Since my previous post about the role of the facilitator in philosophy sessions, I have been thinking more about listening and specifically the roles of listening and of silence in discussions. This is the subject of the last chapter of my new book, which will be out this spring. 

Almost by definition, listening requires attentiveness to silence. Appreciation of the silent intervals within a conversation allows the exchange to unfold more deliberately and makes more space for all voices to emerge. Especially for those of us who are comfortable speaking and quick to do so, receptivity requires that we refrain from always rushing in to fill the conversational pauses. A listening culture encourages us to be attentive to when to voice our ideas and when to make space for someone else to speak.

Cori Doerrfeld’s beautiful picture book The Rabbit Listened evokes the power of a listening presence. (There is also a lovely video read-aloud put out by Dorchester County Library in South Carolina.) In the story, Taylor, a young child, is very proud after building a complex structure with blocks, until it comes crashing down. The animals around Taylor notice and each tries to help by immediately offering advice, suggesting that Taylor talk or shout about it, fix it or throw it away, laugh about it, or pretend nothing happened. Taylor doesn’t respond to any of these suggestions, and eventually is left alone.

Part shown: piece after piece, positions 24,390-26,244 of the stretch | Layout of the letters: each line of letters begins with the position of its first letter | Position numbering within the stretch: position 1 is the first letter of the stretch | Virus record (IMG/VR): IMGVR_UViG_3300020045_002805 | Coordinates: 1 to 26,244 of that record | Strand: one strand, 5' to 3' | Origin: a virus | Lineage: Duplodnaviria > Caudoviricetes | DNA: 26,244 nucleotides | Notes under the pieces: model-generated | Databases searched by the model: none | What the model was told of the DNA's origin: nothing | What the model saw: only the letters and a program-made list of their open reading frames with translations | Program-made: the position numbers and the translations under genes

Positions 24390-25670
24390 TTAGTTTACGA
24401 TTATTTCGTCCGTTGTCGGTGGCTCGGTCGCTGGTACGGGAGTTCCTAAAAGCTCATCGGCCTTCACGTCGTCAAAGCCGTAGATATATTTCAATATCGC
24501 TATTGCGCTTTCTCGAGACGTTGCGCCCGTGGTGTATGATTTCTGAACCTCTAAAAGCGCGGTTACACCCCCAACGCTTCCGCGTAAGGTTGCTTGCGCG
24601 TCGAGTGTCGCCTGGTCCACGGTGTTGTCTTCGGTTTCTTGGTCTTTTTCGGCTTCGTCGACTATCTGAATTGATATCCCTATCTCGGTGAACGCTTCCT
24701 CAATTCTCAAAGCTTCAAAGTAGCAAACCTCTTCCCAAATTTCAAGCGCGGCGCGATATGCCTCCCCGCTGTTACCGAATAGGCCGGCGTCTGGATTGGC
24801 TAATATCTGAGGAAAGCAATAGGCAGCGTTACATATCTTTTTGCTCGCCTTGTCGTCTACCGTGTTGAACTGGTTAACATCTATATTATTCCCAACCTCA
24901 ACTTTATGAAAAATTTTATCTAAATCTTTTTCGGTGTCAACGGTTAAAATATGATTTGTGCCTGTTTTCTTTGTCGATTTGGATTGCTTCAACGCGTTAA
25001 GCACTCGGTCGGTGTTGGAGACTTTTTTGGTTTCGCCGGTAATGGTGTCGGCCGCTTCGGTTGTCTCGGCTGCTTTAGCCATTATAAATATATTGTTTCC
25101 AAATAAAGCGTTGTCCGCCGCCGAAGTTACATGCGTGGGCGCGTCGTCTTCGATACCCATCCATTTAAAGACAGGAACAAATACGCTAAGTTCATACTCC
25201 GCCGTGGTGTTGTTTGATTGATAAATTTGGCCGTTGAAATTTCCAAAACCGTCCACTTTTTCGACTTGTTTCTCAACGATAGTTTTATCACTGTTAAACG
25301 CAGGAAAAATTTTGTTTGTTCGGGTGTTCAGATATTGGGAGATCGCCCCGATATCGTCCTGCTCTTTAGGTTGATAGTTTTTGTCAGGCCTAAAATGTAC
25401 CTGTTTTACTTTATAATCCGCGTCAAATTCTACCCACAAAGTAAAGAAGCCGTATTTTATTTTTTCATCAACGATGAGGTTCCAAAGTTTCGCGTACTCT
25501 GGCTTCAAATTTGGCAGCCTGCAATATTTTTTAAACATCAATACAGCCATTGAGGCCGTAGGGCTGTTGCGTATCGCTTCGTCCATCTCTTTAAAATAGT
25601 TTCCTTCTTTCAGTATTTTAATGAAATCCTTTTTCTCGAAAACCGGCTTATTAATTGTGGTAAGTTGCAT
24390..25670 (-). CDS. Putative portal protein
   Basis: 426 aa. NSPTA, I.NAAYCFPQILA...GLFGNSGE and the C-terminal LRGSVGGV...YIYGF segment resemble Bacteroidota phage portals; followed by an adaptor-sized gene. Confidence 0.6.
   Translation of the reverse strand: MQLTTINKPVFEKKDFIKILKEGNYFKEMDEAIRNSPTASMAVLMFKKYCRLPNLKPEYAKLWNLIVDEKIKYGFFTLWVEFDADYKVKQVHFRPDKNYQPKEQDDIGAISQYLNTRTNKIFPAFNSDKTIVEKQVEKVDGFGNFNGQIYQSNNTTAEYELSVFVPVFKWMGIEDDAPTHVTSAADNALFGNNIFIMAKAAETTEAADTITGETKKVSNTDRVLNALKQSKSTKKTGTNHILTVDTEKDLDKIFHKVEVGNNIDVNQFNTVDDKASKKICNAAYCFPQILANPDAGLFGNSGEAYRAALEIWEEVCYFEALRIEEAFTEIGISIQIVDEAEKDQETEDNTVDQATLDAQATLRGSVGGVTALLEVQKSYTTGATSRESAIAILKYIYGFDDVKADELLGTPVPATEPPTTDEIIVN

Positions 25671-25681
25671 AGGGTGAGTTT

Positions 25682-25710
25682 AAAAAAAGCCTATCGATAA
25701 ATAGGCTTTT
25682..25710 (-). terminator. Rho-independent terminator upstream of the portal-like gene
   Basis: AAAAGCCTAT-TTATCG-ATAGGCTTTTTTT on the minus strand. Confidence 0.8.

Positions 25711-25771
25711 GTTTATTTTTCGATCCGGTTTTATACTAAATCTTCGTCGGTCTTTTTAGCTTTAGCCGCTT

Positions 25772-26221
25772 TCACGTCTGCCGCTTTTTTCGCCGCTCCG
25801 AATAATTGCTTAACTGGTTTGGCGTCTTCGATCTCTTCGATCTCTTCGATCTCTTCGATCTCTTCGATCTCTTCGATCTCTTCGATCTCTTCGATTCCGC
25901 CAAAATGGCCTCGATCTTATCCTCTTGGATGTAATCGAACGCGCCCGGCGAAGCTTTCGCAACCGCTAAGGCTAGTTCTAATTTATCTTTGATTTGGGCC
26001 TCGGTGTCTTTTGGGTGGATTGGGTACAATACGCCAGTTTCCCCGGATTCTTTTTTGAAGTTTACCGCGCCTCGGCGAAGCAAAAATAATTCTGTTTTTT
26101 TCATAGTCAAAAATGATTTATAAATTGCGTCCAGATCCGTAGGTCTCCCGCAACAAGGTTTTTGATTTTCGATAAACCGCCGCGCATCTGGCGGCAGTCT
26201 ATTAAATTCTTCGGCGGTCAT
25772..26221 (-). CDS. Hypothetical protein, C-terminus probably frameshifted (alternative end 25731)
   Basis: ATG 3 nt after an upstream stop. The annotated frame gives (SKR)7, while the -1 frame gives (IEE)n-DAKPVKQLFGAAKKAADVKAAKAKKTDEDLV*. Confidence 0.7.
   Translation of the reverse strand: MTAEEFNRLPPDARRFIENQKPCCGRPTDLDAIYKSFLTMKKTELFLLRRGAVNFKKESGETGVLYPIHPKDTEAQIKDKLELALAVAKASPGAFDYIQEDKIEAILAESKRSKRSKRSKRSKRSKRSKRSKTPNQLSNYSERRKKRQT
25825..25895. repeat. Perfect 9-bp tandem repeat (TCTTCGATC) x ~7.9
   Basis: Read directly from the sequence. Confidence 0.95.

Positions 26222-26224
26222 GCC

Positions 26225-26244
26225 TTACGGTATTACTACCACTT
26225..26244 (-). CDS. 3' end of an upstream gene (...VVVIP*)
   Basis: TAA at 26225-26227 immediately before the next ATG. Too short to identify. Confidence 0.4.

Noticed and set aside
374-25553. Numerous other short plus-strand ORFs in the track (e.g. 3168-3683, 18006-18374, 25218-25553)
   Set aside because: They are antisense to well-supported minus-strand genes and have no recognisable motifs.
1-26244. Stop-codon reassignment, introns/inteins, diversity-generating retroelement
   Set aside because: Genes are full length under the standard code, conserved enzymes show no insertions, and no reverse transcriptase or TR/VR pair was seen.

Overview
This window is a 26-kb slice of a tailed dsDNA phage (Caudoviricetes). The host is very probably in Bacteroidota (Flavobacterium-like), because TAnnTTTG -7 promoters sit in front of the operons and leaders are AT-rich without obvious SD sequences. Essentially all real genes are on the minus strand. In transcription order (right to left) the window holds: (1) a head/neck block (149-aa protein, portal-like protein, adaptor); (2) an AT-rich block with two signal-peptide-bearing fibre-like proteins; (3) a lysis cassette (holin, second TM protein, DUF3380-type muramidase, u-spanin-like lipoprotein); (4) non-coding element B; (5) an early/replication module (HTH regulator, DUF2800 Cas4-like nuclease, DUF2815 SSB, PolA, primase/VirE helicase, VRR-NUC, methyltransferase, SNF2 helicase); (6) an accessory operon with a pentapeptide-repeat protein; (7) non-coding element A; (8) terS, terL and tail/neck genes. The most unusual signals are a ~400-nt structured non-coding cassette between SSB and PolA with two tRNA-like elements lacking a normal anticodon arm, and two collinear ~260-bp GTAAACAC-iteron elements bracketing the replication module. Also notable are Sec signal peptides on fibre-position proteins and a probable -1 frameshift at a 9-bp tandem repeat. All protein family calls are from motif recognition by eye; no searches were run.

A rabbit quietly approaches. The two sit together in silence until Taylor asks the rabbit to stay, and then the rabbit just listens as Taylor talks, shouts, laughs, and thinks through what to do next. Taylor ends up deciding to rebuild the structure. The rabbit is still and receptive, physically close to Taylor, listening without interruption or judgment. This is all Taylor needs to find the motivation to start over again.

The story makes me think about the way that the kind of receptive attention the rabbit embodies can encourage children, and all of us, to express our what we are thinking. Genuine listening lets speakers know that they are being heard, that what they have to say is valuable to someone else. Perhaps the most important facilitation skill, then, is to be a good listener, to model genuine listening and a comfort with the silent spaces within conversations.

Notify of

Inline Feedbacks
View all comments